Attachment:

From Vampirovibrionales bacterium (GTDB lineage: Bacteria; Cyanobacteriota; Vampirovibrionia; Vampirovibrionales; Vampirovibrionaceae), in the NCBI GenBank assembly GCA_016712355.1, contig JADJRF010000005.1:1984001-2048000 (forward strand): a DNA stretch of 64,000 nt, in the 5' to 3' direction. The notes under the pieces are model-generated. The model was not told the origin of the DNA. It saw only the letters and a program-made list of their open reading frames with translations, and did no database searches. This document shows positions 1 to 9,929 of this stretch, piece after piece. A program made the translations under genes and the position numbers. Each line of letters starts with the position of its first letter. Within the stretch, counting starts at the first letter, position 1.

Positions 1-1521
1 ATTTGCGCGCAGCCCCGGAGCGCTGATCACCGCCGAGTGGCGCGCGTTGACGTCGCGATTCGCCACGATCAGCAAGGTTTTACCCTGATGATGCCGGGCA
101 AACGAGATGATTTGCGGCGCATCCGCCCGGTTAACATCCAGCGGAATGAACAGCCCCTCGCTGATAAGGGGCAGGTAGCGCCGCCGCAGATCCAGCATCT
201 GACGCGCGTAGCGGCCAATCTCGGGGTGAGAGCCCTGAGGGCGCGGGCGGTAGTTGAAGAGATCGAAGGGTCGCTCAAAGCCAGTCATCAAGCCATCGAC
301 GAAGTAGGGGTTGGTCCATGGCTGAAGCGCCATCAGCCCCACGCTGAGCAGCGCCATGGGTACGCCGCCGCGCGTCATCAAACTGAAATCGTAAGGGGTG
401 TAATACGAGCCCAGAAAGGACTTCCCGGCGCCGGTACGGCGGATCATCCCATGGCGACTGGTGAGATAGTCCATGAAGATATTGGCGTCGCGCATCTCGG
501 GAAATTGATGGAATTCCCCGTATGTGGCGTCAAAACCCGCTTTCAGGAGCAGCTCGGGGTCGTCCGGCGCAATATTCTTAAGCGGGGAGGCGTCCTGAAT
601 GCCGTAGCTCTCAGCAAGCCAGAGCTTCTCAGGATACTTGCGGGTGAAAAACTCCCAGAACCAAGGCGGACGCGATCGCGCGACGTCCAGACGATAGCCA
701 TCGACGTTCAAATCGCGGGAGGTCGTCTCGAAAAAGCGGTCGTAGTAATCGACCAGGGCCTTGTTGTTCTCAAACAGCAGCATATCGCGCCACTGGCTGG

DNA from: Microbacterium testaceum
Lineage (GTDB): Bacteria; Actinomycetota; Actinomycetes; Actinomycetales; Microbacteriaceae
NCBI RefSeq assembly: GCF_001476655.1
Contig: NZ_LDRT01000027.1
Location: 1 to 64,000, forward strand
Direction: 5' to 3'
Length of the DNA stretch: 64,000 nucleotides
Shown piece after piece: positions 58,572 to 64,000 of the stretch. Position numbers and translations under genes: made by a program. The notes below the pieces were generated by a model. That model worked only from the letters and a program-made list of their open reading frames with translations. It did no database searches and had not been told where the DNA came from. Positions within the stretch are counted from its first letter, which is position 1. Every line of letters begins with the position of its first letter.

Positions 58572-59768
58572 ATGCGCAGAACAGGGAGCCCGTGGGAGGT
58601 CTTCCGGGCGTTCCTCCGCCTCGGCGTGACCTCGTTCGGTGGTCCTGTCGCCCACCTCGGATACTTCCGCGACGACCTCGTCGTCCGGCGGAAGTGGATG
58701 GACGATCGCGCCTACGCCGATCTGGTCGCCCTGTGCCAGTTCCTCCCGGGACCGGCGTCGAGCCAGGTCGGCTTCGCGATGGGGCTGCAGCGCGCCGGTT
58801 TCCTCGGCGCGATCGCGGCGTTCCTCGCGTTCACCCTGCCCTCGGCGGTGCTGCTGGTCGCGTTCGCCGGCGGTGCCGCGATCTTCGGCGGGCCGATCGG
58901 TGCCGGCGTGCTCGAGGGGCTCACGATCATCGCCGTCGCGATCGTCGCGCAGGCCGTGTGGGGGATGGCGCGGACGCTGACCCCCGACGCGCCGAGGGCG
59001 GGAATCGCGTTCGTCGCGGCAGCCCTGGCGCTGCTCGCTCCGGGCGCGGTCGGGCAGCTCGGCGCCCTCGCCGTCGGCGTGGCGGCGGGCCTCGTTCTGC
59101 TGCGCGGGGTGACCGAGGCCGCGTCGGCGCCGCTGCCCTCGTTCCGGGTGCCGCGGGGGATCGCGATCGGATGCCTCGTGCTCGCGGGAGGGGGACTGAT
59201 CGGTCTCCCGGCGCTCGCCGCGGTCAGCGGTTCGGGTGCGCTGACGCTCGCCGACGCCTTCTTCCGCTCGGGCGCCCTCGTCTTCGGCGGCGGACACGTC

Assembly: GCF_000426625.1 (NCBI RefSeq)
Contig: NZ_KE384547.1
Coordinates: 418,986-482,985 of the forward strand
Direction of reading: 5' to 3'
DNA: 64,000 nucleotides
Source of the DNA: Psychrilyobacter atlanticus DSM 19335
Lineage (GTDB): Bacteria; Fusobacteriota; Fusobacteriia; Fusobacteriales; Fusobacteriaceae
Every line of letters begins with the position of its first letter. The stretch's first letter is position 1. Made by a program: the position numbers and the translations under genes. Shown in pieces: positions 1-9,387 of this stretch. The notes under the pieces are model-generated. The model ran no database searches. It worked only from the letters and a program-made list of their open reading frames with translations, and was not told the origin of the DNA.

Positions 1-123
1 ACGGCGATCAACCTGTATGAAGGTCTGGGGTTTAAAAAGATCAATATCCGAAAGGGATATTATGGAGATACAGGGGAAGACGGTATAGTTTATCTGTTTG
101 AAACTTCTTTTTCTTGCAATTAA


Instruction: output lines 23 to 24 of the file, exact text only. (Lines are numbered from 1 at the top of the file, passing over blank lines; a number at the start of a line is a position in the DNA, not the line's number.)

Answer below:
58801 TCCTCGGCGCGATCGCGGCGTTCCTCGCGTTCACCCTGCCCTCGGCGGTGCTGCTGGTCGCGTTCGCCGGCGGTGCCGCGATCTTCGGCGGGCCGATCGG
58901 TGCCGGCGTGCTCGAGGGGCTCACGATCATCGCCGTCGCGATCGTCGCGCAGGCCGTGTGGGGGATGGCGCGGACGCTGACCCCCGACGCGCCGAGGGCG